Spotlight: Iron & Wine

Midnight, Tambaleo

Spotlight: Iron & Wine

Asked if women have ever thrown underwear on stage, Iron & Wine's Sam Beam laughs.

"Not that I've noticed," he puzzles. "I probably would have seen that."

The question may seem out of place given Iron & Wine's hushed elegance, but Beam's magical sounds do affect people.

"One couple told me they just had sex to my record, like that morning," recounts Beam.

Iron & Wine's soft acoustics, emotional nature, and lyrics-as-poetry can titillate, but with song titles like "Jesus the Mexican Boy" and "The Angry Blade," this ain't screw music.

Iron & Wine's 2002 debut, The Creek Drank the Cradle, earned gobs of justified praise, as did last year's EP The Sea & the Rhythm, both on Sub Pop. Later this month Sub Pop releases Beam's equally fab Our Endless Numbered Days, 12 bittersweet songs with remarkably poised lyrics and stellar vocal harmonies, joined by acoustic guitar, banjo, mandolin, and piano.

Does Beam tire of all the Nick Drake, Lou Barlow, and Neil Young comparisons?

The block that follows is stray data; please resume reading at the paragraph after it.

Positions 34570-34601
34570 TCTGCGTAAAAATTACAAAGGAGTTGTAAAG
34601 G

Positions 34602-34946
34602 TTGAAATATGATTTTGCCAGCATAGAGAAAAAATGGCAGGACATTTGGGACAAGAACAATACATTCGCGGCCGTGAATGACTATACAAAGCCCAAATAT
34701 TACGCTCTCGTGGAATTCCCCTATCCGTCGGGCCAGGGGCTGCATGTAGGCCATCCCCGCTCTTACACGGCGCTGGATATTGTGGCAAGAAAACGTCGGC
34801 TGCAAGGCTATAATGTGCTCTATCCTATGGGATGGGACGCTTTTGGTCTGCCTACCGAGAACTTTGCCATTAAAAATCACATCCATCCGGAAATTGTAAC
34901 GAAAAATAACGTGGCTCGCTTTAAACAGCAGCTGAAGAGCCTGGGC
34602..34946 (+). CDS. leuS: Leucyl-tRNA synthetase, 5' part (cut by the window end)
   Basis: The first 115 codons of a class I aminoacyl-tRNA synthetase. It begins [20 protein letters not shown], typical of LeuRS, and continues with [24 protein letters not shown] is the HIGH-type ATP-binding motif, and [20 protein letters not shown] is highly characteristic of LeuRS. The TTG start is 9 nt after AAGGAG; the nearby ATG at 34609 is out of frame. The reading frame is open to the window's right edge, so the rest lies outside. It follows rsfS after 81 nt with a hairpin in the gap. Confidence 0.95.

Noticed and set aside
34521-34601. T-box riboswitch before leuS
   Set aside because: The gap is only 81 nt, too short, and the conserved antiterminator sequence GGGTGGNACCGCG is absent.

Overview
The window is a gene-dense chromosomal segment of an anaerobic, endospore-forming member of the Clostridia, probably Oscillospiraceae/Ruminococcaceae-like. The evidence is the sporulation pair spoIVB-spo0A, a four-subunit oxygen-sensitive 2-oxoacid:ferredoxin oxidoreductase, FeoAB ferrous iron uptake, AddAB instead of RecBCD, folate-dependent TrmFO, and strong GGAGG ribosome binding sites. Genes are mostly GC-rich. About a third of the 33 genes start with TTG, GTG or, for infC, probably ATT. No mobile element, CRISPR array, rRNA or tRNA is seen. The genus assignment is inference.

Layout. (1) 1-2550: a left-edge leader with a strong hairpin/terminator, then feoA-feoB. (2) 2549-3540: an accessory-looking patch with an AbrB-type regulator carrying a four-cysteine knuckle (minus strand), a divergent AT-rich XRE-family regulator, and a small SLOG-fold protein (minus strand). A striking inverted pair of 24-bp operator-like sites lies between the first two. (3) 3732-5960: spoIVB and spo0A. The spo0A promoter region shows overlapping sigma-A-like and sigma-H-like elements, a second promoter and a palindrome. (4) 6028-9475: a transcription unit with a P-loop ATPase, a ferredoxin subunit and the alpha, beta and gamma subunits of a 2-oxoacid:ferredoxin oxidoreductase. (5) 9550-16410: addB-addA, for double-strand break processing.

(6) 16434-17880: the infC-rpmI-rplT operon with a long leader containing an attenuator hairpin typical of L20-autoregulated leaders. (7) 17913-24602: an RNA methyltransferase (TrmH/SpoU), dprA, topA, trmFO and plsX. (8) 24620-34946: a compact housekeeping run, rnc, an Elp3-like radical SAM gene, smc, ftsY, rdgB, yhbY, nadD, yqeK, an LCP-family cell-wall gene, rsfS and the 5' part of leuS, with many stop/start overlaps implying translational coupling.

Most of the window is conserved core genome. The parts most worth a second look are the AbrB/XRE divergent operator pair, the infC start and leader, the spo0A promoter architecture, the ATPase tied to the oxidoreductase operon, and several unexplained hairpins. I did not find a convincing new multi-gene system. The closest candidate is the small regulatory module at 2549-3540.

"I don't get tired of that as much as: 'He has a beard,'" declares Beam. "If I'd known facial hair is such a big marketing tool, I would have done something kooky."

What's the secret to recording Iron & Wine's intimate albums?

"Let me tell you the trick," Beam starts enthusiastically. "Forget everything you know about the physics of sound, get the worst computer, etc. Honestly, I don't know what the fuck I'm doing. I just listen, and see what sounds good."

A friend gave you a Dumpster guitar?

"Yeah, I just recorded with it today," Beam proclaims from his home in Miami, where he also teaches cinematography and script writing.

Memories from last SXSW?

"It's an overwhelming experience. Every bar has music playing," Beam says. "It's gotten to be a family reunion for me, the only time I get to see people I see sparsely throughout the year. It's really great, and I get to play."

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